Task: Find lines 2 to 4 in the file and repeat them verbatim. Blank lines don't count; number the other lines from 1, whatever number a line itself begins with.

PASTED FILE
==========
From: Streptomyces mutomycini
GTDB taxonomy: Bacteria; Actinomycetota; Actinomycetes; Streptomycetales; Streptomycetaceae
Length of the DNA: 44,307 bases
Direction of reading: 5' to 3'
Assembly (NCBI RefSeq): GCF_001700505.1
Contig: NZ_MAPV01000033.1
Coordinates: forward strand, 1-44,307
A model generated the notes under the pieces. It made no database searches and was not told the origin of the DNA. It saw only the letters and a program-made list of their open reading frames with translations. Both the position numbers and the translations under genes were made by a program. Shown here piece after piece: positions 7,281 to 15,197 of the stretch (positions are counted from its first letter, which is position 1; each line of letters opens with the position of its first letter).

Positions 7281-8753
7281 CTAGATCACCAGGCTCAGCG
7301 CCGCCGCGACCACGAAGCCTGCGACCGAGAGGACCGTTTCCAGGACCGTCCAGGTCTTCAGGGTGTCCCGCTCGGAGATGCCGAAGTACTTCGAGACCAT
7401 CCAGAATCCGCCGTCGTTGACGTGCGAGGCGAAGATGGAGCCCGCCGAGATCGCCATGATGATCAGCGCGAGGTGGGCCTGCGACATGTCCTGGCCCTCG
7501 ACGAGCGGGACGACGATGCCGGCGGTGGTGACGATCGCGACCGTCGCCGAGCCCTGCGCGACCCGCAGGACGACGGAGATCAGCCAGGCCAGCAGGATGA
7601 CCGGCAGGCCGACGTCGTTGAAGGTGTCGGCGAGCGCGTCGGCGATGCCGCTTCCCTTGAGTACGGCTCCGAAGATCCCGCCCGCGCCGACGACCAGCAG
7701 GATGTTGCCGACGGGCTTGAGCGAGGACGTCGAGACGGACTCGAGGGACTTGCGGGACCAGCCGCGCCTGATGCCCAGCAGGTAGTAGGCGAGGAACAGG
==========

GTDB taxonomy: Bacteria; Actinomycetota; Actinomycetes; Streptomycetales; Streptomycetaceae
Length of the DNA: 44,307 bases
Direction of reading: 5' to 3'